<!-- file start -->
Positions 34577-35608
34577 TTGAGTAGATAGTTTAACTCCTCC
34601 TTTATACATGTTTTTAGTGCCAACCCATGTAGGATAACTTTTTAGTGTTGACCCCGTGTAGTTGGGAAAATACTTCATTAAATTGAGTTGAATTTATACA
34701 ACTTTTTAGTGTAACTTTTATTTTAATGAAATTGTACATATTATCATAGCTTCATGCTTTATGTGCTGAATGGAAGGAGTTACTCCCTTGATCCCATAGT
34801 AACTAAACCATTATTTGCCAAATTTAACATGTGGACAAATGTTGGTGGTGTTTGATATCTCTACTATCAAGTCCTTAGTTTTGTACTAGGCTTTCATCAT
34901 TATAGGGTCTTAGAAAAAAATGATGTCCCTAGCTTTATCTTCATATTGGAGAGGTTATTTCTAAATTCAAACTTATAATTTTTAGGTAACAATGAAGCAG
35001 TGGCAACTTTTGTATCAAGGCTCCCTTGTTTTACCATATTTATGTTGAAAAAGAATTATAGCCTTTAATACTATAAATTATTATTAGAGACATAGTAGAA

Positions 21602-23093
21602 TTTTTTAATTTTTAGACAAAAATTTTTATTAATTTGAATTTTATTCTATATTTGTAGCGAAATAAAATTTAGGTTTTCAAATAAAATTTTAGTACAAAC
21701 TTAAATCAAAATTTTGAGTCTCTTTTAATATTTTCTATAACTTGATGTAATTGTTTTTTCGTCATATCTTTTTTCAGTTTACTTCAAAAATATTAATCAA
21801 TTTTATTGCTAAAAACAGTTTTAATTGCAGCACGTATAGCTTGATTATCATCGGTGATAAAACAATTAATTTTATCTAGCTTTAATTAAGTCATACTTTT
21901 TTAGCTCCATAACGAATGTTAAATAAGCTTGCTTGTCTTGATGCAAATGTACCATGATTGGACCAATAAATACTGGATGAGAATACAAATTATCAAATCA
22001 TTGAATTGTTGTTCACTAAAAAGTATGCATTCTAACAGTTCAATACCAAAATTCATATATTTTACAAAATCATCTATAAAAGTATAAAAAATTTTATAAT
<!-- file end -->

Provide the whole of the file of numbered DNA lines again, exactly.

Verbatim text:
Positions 34577-35608
34577 TTGAGTAGATAGTTTAACTCCTCC
34601 TTTATACATGTTTTTAGTGCCAACCCATGTAGGATAACTTTTTAGTGTTGACCCCGTGTAGTTGGGAAAATACTTCATTAAATTGAGTTGAATTTATACA
34701 ACTTTTTAGTGTAACTTTTATTTTAATGAAATTGTACATATTATCATAGCTTCATGCTTTATGTGCTGAATGGAAGGAGTTACTCCCTTGATCCCATAGT
34801 AACTAAACCATTATTTGCCAAATTTAACATGTGGACAAATGTTGGTGGTGTTTGATATCTCTACTATCAAGTCCTTAGTTTTGTACTAGGCTTTCATCAT
34901 TATAGGGTCTTAGAAAAAAATGATGTCCCTAGCTTTATCTTCATATTGGAGAGGTTATTTCTAAATTCAAACTTATAATTTTTAGGTAACAATGAAGCAG
35001 TGGCAACTTTTGTATCAAGGCTCCCTTGTTTTACCATATTTATGTTGAAAAAGAATTATAGCCTTTAATACTATAAATTATTATTAGAGACATAGTAGAA

Positions 21602-23093
21602 TTTTTTAATTTTTAGACAAAAATTTTTATTAATTTGAATTTTATTCTATATTTGTAGCGAAATAAAATTTAGGTTTTCAAATAAAATTTTAGTACAAAC
21701 TTAAATCAAAATTTTGAGTCTCTTTTAATATTTTCTATAACTTGATGTAATTGTTTTTTCGTCATATCTTTTTTCAGTTTACTTCAAAAATATTAATCAA
21801 TTTTATTGCTAAAAACAGTTTTAATTGCAGCACGTATAGCTTGATTATCATCGGTGATAAAACAATTAATTTTATCTAGCTTTAATTAAGTCATACTTTT
21901 TTAGCTCCATAACGAATGTTAAATAAGCTTGCTTGTCTTGATGCAAATGTACCATGATTGGACCAATAAATACTGGATGAGAATACAAATTATCAAATCA
22001 TTGAATTGTTGTTCACTAAAAAGTATGCATTCTAACAGTTCAATACCAAAATTCATATATTTTACAAAATCATCTATAAAAGTATAAAAAATTTTATAAT